Science Daily — Like the surface motif of a bubble bath, the spatial distribution of a magnetic field penetrating a superconductor can exhibit an intricate, foam-like structure. Ruslan Prozorov at the U.S. Department of Energy’s Ames Laboratory has observed these mystifying, two-dimensional equilibrium patterns in lead samples when the material is in its superconducting state, below 7.2 Kelvin, or minus 446.71 degrees Fahrenheit.
Equilibrium patterns in superconducting lead: left, Prozorov's "soap-foam" pattern; and right, the Landau laminar pattern. Both images are obtained at the same temperature and magnetic field. The only difference is how the magnetic field was increased or decreased to reach equilibrium. (Credit: Image courtesy of DOE/Ames Laboratory)
Through innovative research to relate the complex geometry of the equilibrium patterns to the macroscopic physical properties, such as magnetism, Prozorov has shown that the shape of the entire sample determines the pattern topology and overall magnetic behavior of the system – a significant finding that represents a major contribution to the field of superconductivity.
“You can have the same volume and same mass, but if you just change the shape, you get a different type of response from the sample and a different type of geometry of the equilibrium field pattern,” he said. “The discovery has reopened the whole field of equilibrium in type-I superconductors, which had gone dormant because it was considered closed.”
But something else wasn’t correct, at least not textbook correct. When Prozorov applied a sufficiently large magnetic field and looked at the lead sample in the magneto-optics system, he was surprised to see not the Landau labyrinth pattern but, rather, a pattern of two-dimensional tube shapes that he describes as looking like soap foam. “I was shocked because this was totally unexpected,” he said. “So now the big question was which pattern represents equilibrium?”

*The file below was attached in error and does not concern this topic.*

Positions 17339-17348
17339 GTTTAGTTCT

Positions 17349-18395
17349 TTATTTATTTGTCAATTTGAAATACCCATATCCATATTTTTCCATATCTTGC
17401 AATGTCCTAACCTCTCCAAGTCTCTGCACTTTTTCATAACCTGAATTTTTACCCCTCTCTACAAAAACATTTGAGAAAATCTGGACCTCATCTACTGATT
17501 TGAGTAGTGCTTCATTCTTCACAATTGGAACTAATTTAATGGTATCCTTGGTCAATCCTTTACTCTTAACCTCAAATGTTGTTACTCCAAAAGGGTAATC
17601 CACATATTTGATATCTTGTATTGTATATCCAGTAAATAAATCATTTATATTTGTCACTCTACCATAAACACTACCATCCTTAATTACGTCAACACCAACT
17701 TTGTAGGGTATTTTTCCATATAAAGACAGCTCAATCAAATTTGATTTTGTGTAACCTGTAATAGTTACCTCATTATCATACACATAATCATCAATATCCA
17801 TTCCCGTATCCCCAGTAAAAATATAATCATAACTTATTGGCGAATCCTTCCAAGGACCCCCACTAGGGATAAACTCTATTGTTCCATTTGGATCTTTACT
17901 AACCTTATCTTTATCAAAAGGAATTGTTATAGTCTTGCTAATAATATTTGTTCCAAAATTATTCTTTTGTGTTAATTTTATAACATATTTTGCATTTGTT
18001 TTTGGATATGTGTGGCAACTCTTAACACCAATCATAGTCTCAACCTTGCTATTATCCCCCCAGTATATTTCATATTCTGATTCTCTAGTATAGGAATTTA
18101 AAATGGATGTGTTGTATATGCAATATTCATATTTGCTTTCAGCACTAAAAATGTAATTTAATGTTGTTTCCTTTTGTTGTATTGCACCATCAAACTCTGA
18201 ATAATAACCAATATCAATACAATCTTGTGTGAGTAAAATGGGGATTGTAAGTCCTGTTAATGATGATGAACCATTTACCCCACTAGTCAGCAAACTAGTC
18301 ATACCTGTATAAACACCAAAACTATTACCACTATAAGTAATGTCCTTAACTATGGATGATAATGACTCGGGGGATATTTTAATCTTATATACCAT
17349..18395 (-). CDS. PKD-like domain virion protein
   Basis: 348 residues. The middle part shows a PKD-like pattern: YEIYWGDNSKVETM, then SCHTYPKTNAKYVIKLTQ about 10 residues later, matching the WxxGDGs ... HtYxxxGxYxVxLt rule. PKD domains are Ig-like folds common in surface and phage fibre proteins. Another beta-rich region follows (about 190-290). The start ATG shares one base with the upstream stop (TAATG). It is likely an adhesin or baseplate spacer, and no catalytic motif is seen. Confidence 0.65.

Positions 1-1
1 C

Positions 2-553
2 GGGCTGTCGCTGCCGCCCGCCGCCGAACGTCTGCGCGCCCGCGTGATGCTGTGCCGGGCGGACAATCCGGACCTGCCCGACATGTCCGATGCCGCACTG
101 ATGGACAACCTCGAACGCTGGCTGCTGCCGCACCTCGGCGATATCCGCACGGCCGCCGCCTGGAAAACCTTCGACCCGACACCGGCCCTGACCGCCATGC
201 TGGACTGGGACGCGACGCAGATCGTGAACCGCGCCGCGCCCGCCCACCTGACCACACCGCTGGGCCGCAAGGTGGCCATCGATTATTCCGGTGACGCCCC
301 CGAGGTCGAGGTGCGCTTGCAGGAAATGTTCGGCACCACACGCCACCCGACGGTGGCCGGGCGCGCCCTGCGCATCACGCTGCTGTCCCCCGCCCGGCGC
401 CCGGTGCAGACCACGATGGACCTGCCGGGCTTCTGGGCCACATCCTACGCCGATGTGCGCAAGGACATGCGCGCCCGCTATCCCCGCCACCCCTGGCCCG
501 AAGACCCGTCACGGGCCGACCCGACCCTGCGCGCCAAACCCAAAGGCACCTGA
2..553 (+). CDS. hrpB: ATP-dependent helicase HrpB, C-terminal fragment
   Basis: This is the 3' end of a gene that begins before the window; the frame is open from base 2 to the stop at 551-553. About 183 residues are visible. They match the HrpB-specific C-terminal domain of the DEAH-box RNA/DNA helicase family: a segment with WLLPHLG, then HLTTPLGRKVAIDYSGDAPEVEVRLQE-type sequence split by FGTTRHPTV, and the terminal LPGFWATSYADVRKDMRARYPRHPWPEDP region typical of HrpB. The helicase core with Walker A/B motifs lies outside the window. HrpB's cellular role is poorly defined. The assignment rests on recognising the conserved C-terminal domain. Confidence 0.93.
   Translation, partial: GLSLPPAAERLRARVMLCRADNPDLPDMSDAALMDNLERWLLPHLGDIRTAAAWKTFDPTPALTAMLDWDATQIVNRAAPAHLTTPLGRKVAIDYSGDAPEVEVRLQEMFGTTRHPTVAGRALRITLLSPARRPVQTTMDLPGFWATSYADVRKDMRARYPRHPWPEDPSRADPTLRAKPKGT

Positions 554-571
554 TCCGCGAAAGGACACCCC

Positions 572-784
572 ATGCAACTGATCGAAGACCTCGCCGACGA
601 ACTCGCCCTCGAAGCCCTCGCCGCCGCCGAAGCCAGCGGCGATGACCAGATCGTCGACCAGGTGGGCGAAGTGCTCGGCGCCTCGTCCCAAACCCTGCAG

Prozorov’s experiments showed that, depending on its purity and macroscopic physical shape, the sample under investigation displayed either the soap-foam pattern or the Landau laminar pattern. He knew that samples like disks or slabs that have two parallel surfaces also have a property known as a geometric barrier. Only those sample shapes exhibited the Landau pattern, and only when the magnetic field was reduced.
However, Prozorov discovered that shapes without two flat surfaces, such as spheres, hemispheres, pyramids and cones, don’t exhibit the Landau behavior. “We observed the foam, or tubular, phase in all of these sample shapes, and we don’t have the Landau phase at all,” he said. “So it’s the foam phase that’s the equilibrium state of the system. Most of the past studies were done on samples with flat surfaces, that’s why people never observed this previously for decreasing magnetic field.”
Emphasizing the difficulty involved in creating these less common sample shapes, Prozorov said, “To observe this soap-foam phenomenon, the samples must be very clean and defect-free with a uniformity of crystal structure. We spent a lot of time trying to make lead samples in the shapes of hemispheres, cones and pyramids and finally succeeded. Having access to the materials expertise available at Ames Laboratory has been a tremendous benefit in our efforts,” he added.
The DOE Office of Science, Basic Energy Sciences Office and the National Science Foundation funded the above work on equilibrium patterns in superconductors.
The article, “Equilibrium Topology of the Intermediate State in Type-I Superconductors of Different Shapes,” by Ruslan Prozorov appears in Physical Review Letters, June 22, 2007.
Note: This story has been adapted from a news release issued by DOE/Ames Laboratory.